Estimating distemper virus dynamics among wolves and grizzly bears using serology and Bayesian state‐space models

Cross, P. C., van Manen, F. T., Viana, M. , Almberg, E. S., Bachen, D., Brandell, E. E., Haroldson, M. A., Hudson, P. J., Stahler, D. R. and Smith, D. W. (2018) Estimating distemper virus dynamics among wolves and grizzly bears using serology and Bayesian state‐space models. Ecology and Evolution, 8(17), pp. 8726-8735. (doi:10.1002/ece3.4396) (PMID:30271540) (PMCID:PMC6157674)

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Abstract

Many parasites infect multiple hosts, but estimating the transmission across host species remains a key challenge in disease ecology. We investigated the within and across host species dynamics of canine distemper virus (CDV) in grizzly bears (Ursus arctos) and wolves (Canis lupus) of the Greater Yellowstone Ecosystem (GYE). We hypothesized that grizzly bears may be more likely to be exposed to CDV during outbreaks in the wolf population because grizzly bears often displace wolves while scavenging carcasses. We used serological data collected from 1984 to 2014 in conjunction with Bayesian state‐space models to infer the temporal dynamics of CDV. These models accounted for the unknown timing of pathogen exposure, and we assessed how different testing thresholds and the potential for testing errors affected our conclusions. We identified three main CDV outbreaks (1999, 2005, and 2008) in wolves, which were more obvious when we used higher diagnostic thresholds to qualify as seropositive. There was some evidence for increased exposure rates in grizzly bears in 2005, but the magnitude of the wolf effect on bear exposures was poorly estimated and depended upon our prior distributions. Grizzly bears were exposed to CDV prior to wolf reintroduction and during time periods outside of known wolf outbreaks, thus wolves are only one of several potential routes for grizzly bear exposures. Our modeling approach accounts for several of the shortcomings of serological data and is applicable to many wildlife disease systems, but is most informative when testing intervals are short. CDV circulates in a wide range of carnivore species, but it remains unclear whether the disease persists locally within the GYE carnivore community or is periodically reintroduced from distant regions with larger host populations.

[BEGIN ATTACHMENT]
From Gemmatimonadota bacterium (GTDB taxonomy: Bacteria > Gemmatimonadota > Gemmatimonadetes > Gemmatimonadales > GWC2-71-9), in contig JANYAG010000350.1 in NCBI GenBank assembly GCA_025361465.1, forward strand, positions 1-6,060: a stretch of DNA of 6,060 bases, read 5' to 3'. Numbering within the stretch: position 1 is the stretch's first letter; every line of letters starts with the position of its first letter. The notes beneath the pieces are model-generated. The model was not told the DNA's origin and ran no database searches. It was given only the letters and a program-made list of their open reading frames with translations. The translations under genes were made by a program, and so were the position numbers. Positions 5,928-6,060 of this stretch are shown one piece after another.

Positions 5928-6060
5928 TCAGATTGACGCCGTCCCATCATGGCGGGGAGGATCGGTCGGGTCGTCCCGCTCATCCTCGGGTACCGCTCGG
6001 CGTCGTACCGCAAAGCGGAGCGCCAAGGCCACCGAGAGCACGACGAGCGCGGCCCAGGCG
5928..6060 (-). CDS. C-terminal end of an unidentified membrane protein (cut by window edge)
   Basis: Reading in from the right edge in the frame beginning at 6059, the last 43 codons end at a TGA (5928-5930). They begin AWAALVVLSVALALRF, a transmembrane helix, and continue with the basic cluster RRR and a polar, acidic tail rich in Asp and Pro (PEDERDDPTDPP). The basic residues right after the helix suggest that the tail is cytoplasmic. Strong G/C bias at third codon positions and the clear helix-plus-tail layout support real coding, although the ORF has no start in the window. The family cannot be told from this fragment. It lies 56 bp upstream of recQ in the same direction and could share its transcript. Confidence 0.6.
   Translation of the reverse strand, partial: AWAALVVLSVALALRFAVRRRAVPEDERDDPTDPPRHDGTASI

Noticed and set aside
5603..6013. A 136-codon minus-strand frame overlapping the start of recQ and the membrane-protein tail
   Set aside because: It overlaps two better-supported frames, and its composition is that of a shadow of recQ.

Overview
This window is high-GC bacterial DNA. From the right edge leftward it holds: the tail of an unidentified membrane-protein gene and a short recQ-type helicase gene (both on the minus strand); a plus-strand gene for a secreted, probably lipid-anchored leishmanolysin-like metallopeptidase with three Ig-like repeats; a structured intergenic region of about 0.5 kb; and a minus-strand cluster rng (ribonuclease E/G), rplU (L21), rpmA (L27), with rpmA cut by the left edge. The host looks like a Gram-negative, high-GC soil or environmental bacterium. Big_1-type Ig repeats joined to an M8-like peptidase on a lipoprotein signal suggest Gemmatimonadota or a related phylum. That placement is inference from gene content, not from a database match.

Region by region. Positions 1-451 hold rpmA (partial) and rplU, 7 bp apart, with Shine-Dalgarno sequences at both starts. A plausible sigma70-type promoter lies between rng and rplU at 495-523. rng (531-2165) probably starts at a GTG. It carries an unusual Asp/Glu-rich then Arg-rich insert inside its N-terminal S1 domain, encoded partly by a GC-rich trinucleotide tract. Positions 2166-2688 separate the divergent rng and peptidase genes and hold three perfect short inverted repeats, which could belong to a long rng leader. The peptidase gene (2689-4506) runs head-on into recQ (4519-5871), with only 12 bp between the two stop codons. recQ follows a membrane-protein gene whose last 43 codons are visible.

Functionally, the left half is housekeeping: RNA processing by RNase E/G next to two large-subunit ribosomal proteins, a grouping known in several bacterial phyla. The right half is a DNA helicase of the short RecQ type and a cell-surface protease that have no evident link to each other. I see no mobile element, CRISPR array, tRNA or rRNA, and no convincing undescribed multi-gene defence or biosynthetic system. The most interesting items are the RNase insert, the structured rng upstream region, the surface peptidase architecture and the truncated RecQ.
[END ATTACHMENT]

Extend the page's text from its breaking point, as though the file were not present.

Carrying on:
Item Type:Articles
Additional Information:PCC, FTvM, and MAH are funded by the USGS. D.W.S. and D.R.S were funded by U. S. National Park Service, National Science Foundation (DEB‐0613730 and DEB‐1245373), and Yellowstone Forever. ESA is funded by the Montana Fish, Wildlife, and Parks.
Status:Published
Refereed:Yes
Glasgow Author(s) Enlighten ID:Viana, Dr Mafalda
Authors: Cross, P. C., van Manen, F. T., Viana, M., Almberg, E. S., Bachen, D., Brandell, E. E., Haroldson, M. A., Hudson, P. J., Stahler, D. R., and Smith, D. W.
College/School:College of Medical Veterinary and Life Sciences > Institute of Biodiversity Animal Health and Comparative Medicine
Journal Name:Ecology and Evolution
Publisher:Wiley
ISSN:2045-7758
ISSN (Online):2045-7758
Published Online:05 August 2018
Copyright Holders:Copyright © 2018 The Authors
First Published:First published in Ecology and Evolution 8(17):8726-8735
Publisher Policy:Reproduced under a Creative Commons License

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